Upcoming SlideShare
×

# 50120130406004 2-3

306 views
224 views

Published on

Published in: Technology
0 Likes
Statistics
Notes
• Full Name
Comment goes here.

Are you sure you want to Yes No
• Be the first to comment

• Be the first to like this

Views
Total views
306
On SlideShare
0
From Embeds
0
Number of Embeds
1
Actions
Shares
0
1
0
Likes
0
Embeds 0
No embeds

No notes for slide

### 50120130406004 2-3

1. 1. International Journal of Computer Engineering COMPUTER ENGINEERING & INTERNATIONAL JOURNAL OFand Technology (IJCET), ISSN 0976-6367(Print), ISSN 0976 - 6375(Online), Volume 4, Issue 6, November - December (2013), © IAEME TECHNOLOGY (IJCET) ISSN 0976 – 6367(Print) ISSN 0976 – 6375(Online) Volume 4, Issue 6, November - December (2013), pp. 25-47 © IAEME: www.iaeme.com/ijcet.asp Journal Impact Factor (2013): 6.1302 (Calculated by GISI) www.jifactor.com IJCET ©IAEME DECOMPOSITION OF COMPLETE GRAPHS INTO CIRCULANT GRAPHS AND ITS APPLICATION 1 Jayanta Kr. Choudhury, 2 Anupam Dutta, 3 Bichitra Kalita 1 Swadeshi Academy Junior College, Guwahati-781005 Patidarrang College, Muktapur, Loch, Kamrup, Assam 3 Department of Computer Application, Assam Engineering College, Guwahati-781013 2 ABSTRACT In this paper, the decomposition of complete graphs K 2m+1 for m ≥ 2 into circulant graphs has been discussed. Two theorems have been established for different values of m ≥ 2 relating to 2m + 1 is prime, 2m + 1 = 3 ⋅ 3n for n ≥ 1 and 2 m + 1 = 3s for s ≥ 5 is also prime. Finally, an algorithm under different situation for the traveling salesman problem have been discussed when the weights of edges are non-repeated of the complete graph K 2m+1 for m ≥ 2 . Keywords: Algorithm, Circulant Traveling Salesman Problem (TSP). Graphs, Complete Graphs, Hamiltonian Graphs, 1. INTRODUCTION Circulant graph have many applications in areas like telecommunication network, VLSI design and distributed computing. Circulant graph is a natural extension of a ring, with increased connectivity. Zbgniew R. Bogdanowicz [1] give the necessary and sufficient conditions under which a directed circulant graph G of order n and with k jumps can be decomposed into k pair wise arc-disjoint anti-directed Hamiltonian cycles, each induced by two jumps. In addition, the necessary condition for complete decomposition of G into arbitrary anti-directed Hamiltonian cycles has been discussed. Matthew Dean [2] shown that there is a Hamiltonian cycle decomposition of every 6-regular circulant graph S n in which S has an element of order n , S ⊆ Z n {0} has vertex set Z n and edge set {[x, x + s ] | x ∈ Z n , s ∈ S }. S. El-Zanati, Kyle King and Jeff Mudrock [3] discussed the cyclic decomposition of circulant graphs into almost bipartite graphs. Dalibor Froncek 25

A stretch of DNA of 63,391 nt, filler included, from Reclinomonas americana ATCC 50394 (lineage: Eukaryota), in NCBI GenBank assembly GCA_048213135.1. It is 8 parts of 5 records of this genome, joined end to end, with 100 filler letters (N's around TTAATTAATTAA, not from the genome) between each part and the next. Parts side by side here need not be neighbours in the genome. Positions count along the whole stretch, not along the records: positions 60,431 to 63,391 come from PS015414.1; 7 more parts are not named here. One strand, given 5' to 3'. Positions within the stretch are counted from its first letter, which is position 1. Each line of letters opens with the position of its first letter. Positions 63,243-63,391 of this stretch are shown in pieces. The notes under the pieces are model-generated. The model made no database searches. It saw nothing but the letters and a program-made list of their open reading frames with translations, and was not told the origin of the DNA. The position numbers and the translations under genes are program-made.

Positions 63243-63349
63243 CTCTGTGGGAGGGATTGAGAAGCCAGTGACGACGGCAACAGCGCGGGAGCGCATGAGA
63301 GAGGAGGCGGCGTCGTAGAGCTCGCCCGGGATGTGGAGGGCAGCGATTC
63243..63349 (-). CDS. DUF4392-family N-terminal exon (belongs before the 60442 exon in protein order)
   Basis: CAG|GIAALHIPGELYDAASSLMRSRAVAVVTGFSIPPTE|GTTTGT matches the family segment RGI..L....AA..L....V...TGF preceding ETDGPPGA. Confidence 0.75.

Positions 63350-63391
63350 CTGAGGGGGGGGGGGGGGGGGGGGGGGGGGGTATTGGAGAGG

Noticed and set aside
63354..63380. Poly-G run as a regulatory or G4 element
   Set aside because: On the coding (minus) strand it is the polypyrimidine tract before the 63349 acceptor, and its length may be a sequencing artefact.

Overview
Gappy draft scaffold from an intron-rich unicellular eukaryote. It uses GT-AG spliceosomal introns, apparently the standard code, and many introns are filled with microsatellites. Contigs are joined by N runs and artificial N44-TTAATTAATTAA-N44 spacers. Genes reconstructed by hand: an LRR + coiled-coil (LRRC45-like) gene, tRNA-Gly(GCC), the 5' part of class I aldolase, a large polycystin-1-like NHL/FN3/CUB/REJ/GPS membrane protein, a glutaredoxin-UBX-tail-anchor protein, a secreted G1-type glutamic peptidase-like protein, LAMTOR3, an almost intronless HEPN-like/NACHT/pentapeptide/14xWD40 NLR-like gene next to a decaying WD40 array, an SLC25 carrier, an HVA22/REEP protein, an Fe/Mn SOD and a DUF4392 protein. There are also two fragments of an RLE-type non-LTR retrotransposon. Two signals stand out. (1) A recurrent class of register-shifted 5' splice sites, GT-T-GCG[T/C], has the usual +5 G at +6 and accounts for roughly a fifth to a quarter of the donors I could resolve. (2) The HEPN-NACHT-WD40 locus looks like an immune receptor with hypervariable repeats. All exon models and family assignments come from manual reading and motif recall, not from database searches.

2. 2. International Journal of Computer Engineering and Technology (IJCET), ISSN 0976-6367(Print), ISSN 0976 - 6375(Online), Volume 4, Issue 6, November - December (2013), © IAEME [4] used labeling to show the cyclic decomposition of complete graphs into K m ,n + e : the missing case. J.C. Bermond, O. Favaron and M. Maheo [7] prove that any 4-regular connected Cayley graph on a finite abelian group can be decomposed into two Hamiltonian cycles. Daniel K. Biss [5] shown ( m ) that the circulant graph G cd , d is Hamiltonian decomposable for all positive integers c, d and m with c < d where the graph G( N , d ) has vertex set V = {0,1,2,.........., N − 1} , with {v, w} an edge if v − w ≡ ± d (mod N ) for some 0 ≤ i ≤ log d N  − 1 . This extends work of Michenean [6]. Marsha F. Foregger [8] settles Kotzig’s [9] conjecture that the Cartesian product of any three cycles can be decomposed into three Hamiltonian cycles. He also show that the Cartesian product of 2 a 3b graphs, each decomposed into 2 a 3b m Hamiltonian cycles. Dave Morris [10] discussed the status of the search for Hamiltonian cycles in circulant graphs and circulant digraphs. R. Anitha and R. S. Lekshmi [13] have proved that the complete graph K 2 n can be decomposed into n − 2 n -suns, a Hamiltonian cycle and a perfect matching, when n is even and for odd cases, the decomposition is n − 1 n -suns and a perfect matching. They also discussed that a spanning tree decomposition of even order complete graph using the labeling scheme of n -suns decomposition. A complete bipartite n n n graph K n , n can be decomposed into n -suns when is even. When is odd, K n , n can be 2 2 2 decomposed into (n − 2 ) n -suns and a Hamiltonian circuit [13]. Tay-Woei Shyu [14] investigated 2 the decomposition of complete graph K n cycles Ct ’ s and stars S k ’ s and studied necessary or sufficient conditions for such a decomposition to exist. Dalibor Froncek [15] show that every bipartite graph H which decomposes K k and K n also decomposes K kn . Darryn E. Bryant and Peter Adams [16] discussed that for all v ≥ 3 , the complete graph K v on v vertices can be decomposed into v − 2 edge disjoint cycles whose lengths are 3,3,4,5,KK, v − 1 and for all v ≥ 7 , K v can be decomposed into v − 3 edge disjoint cycles whose lengths are 3,4,KK, v − 4, v − 2, v − 1, v . Fu, Hwang, Jimbo, Mutoh and Shiue [17] considered the problem of decomposing a complete graph into the Cartesian product of two complete graphs K r and K c and they found a general method of constructing such decomposition using various sorts of combinatorial designs. The traveling salesman problem (TSP) in the circulant weighted undirected graph case have been discussed by I. Gerace and F. Greco [11]. They discussed an upper bound and a lower bound for the Hamiltonian case and analyzed the two stripe case. Moreover, I. Gerace and F. Greco [12] studied short SCTSP (symmetric circulant traveling salesman problem) and they presented an upper bound, a lower bound and a polynomial time 2-approximation algorithm for the general case of SCTSP (symmetric circulant traveling salesman problem). Further, different types of algorithms and results have also been focused by B.Kalita [19-22], J.K. choudhury [23-24] and A. Dutta[25-26]. In this paper, we present a theorem for decomposition of complete graphs K 2m+1 into m edge disjoint circulant graphs C2 m+1 ( j ) for m ≥ 2 where j is the jump, 1 ≤ j ≤ m . Thereafter, we present a theorem for the decomposition of K 2m+1 into edge disjoint circulant graphs whenever 2m + 1 is a prime, 2m + 1 = 3 ⋅ 3n , n ≥ 1 and 2 m + 1 = 3s , s ≥ 5 is a prime and this circulant graphs lead to determine edge disjoint Hamiltonian cycle. Finally, an algorithm has been developed to determine the least cost route of a traveler. 26